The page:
Huntsman Cancer Institute (HCI) cancer investigators continually endeavor for the highest standards in their research. In 2011, three researchers received particularly high honors for their work.
Nicola Camp, PhD, an HCI investigator and a Professor in the University of Utah's Division of Genetic Epidemiology/Department of Biomedical Informatics, earned recognition from the White House. Camp received a 2011 Presidential Early Career Award for Scientists and Engineers for her work in analyzing huge sets of genetic data to identify factors that lead to increased cancer risk. The award is given to science and engineering professionals in the early stages of their careers. Camp explained the motive behind her work, saying, "Translating our understanding of disease mechanisms into something we can put into clinical practice is not going to happen unless we have the most state-of-the-art methods to actually do that analysis." She accepted the award in October 2011 during a ceremony held at the Smithsonian Museum of Natural History. After the ceremony, the recipients met with President Obama at the White House.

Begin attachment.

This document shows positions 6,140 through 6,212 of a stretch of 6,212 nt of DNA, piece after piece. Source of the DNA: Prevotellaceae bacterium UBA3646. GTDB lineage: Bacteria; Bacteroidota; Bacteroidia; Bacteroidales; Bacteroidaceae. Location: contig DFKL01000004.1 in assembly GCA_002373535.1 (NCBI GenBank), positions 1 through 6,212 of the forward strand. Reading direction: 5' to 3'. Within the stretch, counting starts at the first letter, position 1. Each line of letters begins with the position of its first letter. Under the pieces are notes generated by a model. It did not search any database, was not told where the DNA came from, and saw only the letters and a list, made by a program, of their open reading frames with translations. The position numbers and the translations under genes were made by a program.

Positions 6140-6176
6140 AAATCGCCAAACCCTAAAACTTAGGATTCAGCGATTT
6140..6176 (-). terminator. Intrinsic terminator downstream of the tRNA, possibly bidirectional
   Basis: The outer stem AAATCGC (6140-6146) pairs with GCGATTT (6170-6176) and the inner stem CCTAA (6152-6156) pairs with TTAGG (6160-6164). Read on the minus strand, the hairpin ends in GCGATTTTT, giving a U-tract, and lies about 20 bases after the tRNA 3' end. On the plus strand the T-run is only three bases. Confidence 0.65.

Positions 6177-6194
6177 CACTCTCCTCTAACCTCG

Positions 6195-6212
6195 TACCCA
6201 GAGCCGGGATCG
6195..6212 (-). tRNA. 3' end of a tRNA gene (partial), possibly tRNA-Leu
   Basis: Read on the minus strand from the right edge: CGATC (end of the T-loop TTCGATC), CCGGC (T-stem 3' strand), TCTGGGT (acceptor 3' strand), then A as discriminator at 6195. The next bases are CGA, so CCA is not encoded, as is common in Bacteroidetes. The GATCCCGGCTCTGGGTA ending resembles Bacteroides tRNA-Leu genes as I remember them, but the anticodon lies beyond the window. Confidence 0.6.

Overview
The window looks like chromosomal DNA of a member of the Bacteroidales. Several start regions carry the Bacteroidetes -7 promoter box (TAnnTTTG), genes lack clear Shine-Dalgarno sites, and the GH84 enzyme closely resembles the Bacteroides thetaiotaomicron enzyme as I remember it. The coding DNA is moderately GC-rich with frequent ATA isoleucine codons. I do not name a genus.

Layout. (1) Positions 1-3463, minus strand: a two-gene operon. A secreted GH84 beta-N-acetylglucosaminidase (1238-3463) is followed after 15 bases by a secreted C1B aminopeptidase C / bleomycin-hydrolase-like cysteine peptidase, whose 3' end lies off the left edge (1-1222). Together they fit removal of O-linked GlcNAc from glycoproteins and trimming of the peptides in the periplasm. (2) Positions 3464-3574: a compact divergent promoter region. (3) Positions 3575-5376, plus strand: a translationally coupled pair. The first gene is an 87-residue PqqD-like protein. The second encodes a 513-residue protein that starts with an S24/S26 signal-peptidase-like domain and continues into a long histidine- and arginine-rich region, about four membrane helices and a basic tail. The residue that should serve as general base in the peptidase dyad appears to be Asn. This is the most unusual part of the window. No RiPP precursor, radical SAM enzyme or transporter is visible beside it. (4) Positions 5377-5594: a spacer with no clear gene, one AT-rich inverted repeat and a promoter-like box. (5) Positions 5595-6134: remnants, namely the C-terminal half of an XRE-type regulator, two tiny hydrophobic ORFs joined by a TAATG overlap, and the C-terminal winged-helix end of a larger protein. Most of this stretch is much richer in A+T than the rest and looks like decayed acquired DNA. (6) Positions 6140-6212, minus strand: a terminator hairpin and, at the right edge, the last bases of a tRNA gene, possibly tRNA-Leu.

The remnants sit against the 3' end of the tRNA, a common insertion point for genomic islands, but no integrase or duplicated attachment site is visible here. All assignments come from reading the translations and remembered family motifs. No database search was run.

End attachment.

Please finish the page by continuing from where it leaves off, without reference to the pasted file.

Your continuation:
|Joshua Schiffman, MD, an HCI investigator and Assistant Professor in the Division of Pediatric Hematology/Oncology, Department of Pediatrics at the University of Utah, received the Damon Runyon Clinical Investigator Award, which supports and encourages physicians working toward turning cancer treatment research into cures. The award provides $450,000 over three years to support Schiffman's research in investigating molecular changes that lead to childhood cancers, including leukemia and Ewing's sarcoma.|
|Joshua Schiffman, MD|
HCI's CEO and Director, Mary Beckerle, PhD, received an honor in 2011 for her accomplishments as a cancer center administrator. Beckerle, who is also Associate Vice President for Cancer Affairs at the University of Utah, was appointed chair of the American Cancer Society (ACS) Council for Extramural Grants, for which she has served as a committee member since 2008. The council oversees the deployment of $80 million annually in scientific research awards made by the ACS.
|Mary Beckerle, PhD|